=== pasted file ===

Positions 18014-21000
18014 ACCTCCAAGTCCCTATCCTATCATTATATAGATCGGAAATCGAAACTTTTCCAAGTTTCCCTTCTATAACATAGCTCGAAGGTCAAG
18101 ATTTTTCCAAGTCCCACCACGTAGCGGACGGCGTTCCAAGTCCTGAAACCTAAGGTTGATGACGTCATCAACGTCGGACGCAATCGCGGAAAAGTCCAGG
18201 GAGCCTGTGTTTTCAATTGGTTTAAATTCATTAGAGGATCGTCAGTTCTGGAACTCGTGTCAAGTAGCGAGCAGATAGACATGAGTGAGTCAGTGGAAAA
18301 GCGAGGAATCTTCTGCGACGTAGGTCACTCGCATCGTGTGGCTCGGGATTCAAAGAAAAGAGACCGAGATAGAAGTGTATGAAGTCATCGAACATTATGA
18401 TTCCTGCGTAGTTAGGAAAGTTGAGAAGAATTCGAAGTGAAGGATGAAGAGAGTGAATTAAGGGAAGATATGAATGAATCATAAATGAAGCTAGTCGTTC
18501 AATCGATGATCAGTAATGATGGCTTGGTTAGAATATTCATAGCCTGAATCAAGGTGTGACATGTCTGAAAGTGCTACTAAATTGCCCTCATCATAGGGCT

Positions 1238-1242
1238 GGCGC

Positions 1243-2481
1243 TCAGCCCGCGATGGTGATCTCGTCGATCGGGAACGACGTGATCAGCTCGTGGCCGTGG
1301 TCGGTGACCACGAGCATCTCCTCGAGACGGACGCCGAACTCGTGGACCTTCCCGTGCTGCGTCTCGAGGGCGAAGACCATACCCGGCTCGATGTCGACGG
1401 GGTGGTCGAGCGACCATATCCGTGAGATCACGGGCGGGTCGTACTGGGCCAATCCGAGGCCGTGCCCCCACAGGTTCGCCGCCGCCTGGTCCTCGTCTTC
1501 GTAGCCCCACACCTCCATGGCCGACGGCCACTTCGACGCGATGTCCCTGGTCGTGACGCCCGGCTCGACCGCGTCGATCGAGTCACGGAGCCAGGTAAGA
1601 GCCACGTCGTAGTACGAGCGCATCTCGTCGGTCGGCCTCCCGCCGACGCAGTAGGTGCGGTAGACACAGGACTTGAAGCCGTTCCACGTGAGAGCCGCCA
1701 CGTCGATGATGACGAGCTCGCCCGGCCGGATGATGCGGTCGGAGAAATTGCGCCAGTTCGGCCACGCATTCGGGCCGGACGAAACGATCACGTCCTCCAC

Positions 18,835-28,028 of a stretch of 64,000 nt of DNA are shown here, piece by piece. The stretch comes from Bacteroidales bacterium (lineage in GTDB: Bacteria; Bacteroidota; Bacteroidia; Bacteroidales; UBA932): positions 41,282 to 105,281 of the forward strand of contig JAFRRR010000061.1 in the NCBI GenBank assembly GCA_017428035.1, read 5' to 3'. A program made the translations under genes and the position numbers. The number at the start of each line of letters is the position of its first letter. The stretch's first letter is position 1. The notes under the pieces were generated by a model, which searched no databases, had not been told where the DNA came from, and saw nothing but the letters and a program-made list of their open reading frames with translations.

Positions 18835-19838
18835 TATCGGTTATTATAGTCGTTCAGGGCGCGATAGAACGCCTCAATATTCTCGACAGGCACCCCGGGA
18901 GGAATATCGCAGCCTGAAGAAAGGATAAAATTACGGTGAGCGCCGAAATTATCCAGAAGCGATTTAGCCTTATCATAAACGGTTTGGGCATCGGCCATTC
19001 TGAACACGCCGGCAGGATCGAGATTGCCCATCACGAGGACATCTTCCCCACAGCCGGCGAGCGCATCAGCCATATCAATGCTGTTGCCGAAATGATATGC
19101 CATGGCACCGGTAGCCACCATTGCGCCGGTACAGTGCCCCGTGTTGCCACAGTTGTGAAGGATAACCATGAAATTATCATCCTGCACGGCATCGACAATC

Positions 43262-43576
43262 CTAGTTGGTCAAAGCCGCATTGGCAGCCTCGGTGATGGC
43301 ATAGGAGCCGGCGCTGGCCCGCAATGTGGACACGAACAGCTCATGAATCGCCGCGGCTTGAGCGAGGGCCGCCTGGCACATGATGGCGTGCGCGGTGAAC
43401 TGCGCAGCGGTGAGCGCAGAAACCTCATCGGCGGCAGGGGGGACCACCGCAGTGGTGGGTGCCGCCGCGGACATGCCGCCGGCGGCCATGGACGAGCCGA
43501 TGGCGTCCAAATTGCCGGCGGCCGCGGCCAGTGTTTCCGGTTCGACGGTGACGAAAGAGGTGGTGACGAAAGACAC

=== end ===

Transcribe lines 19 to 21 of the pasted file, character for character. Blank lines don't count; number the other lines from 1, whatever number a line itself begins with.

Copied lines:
18835 TATCGGTTATTATAGTCGTTCAGGGCGCGATAGAACGCCTCAATATTCTCGACAGGCACCCCGGGA
18901 GGAATATCGCAGCCTGAAGAAAGGATAAAATTACGGTGAGCGCCGAAATTATCCAGAAGCGATTTAGCCTTATCATAAACGGTTTGGGCATCGGCCATTC
19001 TGAACACGCCGGCAGGATCGAGATTGCCCATCACGAGGACATCTTCCCCACAGCCGGCGAGCGCATCAGCCATATCAATGCTGTTGCCGAAATGATATGC